Delhi High Court Sets Aside Arbitrator’s Rs. 20 Lakh Award for Loss of Profit Due to Lack of Evidence


CASE NUMBER – O.M.P. (COMM) 162/2020 & I.A. 14331/2012, I.A. 10655/2022

DATED ON – 22.05.2024

QUORUM – Justice Anup Jairam Bhambhani



Disputes had arisen between the parties from a Memorandum of Understanding dated 20.02.2006 (“MoU‟), under which the petitioner was to construct a mall in the name and style of “R-3 Mall‟ in Ahmedabad, Gujarat (“Mall‟) in which the respondent was to be provided space for running a multiplex on a lease basis. The bone of contention between the parties was, that the respondent alleged that the petitioner had committed a breach of the terms of the MoU by entering into a contract with a third party on 09.03.2006, thereby terminating the respondent’s contract. The respondent claimed that the termination was invalid and illegal, which compelled them to file a claim in arbitration. By way of the Arbitral Award, the petitioner has been directed to pay to the respondent the sum of Rs. 24,54,458.33 along with interest at the rate of 12% per annum. The said sum comprises two primary components: (i) the sum of Rs. 4,54,458.33 towards expenses held to have been incurred by the respondent towards advertisement and exhibition charges etc. as detailed in the award; and (ii) the sum of Rs.20,00,000.00 towards „loss of profit‟ suffered by the respondent, as also detailed in the award.



Whether the Learned Arbitrator was justified in issuing an award of Rs. 20,00,000.00 by way of loss of profit?



The Learned Counsel appearing for the petitioner submitted that in the petition they have raised two principal contentions impugning the Arbitral Award. The first is that the MoU signed between the parties was merely an “agreement to agree‟ and was therefore not a concluded or enforceable contract, and second, that the award of Rs. 20,00,000.00 in favour of the respondent by way of loss of profit, is untenable since it was based entirely on conjectures and surmises. The petitioner’s main contention is that the learned Arbitrator has awarded loss of profit to the respondent based on no evidence tendered on record, and the Arbitral Award is in fact self-contradictory in its reasoning



The Learned counsel for the respondent has argued that the learned Arbitrator has returned a finding that the petitioner was guilty of breach of the MoU, thereby also dismissing the petitioner‟s counterclaims. It was argued that by way of the present petition, the petitioner is therefore asking the court to re-appreciate evidence adduced before the learned Arbitrator, which is impermissible under section 34 of the A&C Act. It was submitted that the award is neither contrary to law nor against the public policy of India. He had drawn the attention of the Hon’ble High Court to an affidavit dated 01.02.2010 tendered by Mr. Sunil Gupta, Deputy Manager of the respondent by way of evidence in the arbitral proceedings, in which, it was argued, the witness has furnished details of the expenses incurred by the respondent towards performing its obligations under the MoU. It was pointed out that the said witness has deposed that the respondent spent a sum of Rs. 20,08,343.00 towards payment made to various parties for performing its part under the MoU. The Learned Counsel also stated that in addition to such expenses, the respondent has also suffered loss of goodwill and loss of profit, resulting from termination of the MoU by the petitioner.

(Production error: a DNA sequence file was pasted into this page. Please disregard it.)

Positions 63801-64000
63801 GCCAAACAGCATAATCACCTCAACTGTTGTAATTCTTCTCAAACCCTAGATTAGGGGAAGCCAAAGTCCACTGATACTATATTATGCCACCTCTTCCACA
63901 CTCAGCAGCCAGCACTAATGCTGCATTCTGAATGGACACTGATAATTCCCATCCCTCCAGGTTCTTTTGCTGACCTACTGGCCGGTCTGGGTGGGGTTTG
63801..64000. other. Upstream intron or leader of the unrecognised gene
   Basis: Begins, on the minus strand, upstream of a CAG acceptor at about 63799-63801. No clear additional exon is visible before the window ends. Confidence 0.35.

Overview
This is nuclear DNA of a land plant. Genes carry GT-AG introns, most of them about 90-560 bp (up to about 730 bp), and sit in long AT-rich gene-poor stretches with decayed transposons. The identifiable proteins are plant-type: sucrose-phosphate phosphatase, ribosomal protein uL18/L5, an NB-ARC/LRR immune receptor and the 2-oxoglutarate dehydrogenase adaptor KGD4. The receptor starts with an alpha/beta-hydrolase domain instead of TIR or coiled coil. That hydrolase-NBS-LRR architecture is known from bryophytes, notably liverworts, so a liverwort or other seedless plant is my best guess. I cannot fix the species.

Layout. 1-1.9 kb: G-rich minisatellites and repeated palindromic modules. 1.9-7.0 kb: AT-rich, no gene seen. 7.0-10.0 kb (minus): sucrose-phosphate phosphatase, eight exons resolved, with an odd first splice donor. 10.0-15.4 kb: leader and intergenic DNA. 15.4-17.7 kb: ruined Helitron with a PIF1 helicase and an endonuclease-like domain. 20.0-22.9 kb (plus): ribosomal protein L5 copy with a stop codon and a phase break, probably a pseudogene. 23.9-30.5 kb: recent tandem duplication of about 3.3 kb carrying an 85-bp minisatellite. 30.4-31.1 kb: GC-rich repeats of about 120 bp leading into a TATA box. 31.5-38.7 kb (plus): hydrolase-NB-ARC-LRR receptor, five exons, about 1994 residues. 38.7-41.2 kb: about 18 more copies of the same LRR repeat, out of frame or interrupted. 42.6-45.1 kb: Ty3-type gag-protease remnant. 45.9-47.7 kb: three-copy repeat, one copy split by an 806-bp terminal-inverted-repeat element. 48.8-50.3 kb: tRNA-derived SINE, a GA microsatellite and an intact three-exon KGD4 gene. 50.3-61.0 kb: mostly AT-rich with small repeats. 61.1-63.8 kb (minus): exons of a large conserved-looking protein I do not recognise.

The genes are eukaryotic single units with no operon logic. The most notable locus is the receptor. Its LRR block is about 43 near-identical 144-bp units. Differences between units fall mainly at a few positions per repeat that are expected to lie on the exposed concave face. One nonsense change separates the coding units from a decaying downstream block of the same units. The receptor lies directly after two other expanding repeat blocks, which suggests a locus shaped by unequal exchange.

The Hon’ble High Court of Delhi, after looking through the evidence before them and the Arbitrator’s reasoning for issuing the award was of the opinion that on the limited challenge pressed on behalf of the petitioner, viz. a challenge only to the award of Rs. 20 lacs to the respondent towards loss of profit, the discussion and reasoning contained in the Arbitral Award was sparse and cryptic. They noticed that the learned Arbitrator first makes a passing observation that the respondent had incurred loss of profit, which he says has been calculated for the period from 20.06.2006 to 20.12.2008 based on the estimated loss of and then proceeds to observe that calculating loss of profit must involve a certain amount of conjecture and that there cannot be straight-jacket formula for that purpose. However, the learned Arbitrator thereafter proceeds to observe “it is speculative if any profit would be made or not. However, it cannot be ignored that it is the respondent who had committed the breach.” Therefore, the Hon’ble High Court noticed that the learned Arbitrator was of the view that even the foundational fact as to whether the respondent would have made a profit at all was in doubt. IIt the opinion of the Hon’ble High Court, that there is a clear discordance, whereby on the one hand, the learned Arbitrator holds that whether or not the respondent would have made any profit is itself a matter of speculation, but on the other hand, he proceeds to award loss of profit of Rs. 20 lacs, drawing that figure literally from thin air. Hence, they stated that, the learned Arbitrator did not proceed even on the basis of the evidence on record, that was available inter alia by way of the evidence tendered before him. The Hon’ble High Court then held that it was persuaded to allow the present petition, holding that the award of Rs. 20 lacs to the respondent towards loss of profit was based on no evidence on record, and in fact, the learned Arbitrator has failed to even decide whether the respondent had incurred, or would have incurred, any loss of profit at all, and stated that the Arbitral Award dated 07.03.2012 is to be set aside.


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Judgement Reviewed by – Gnaneswarran Beemarao

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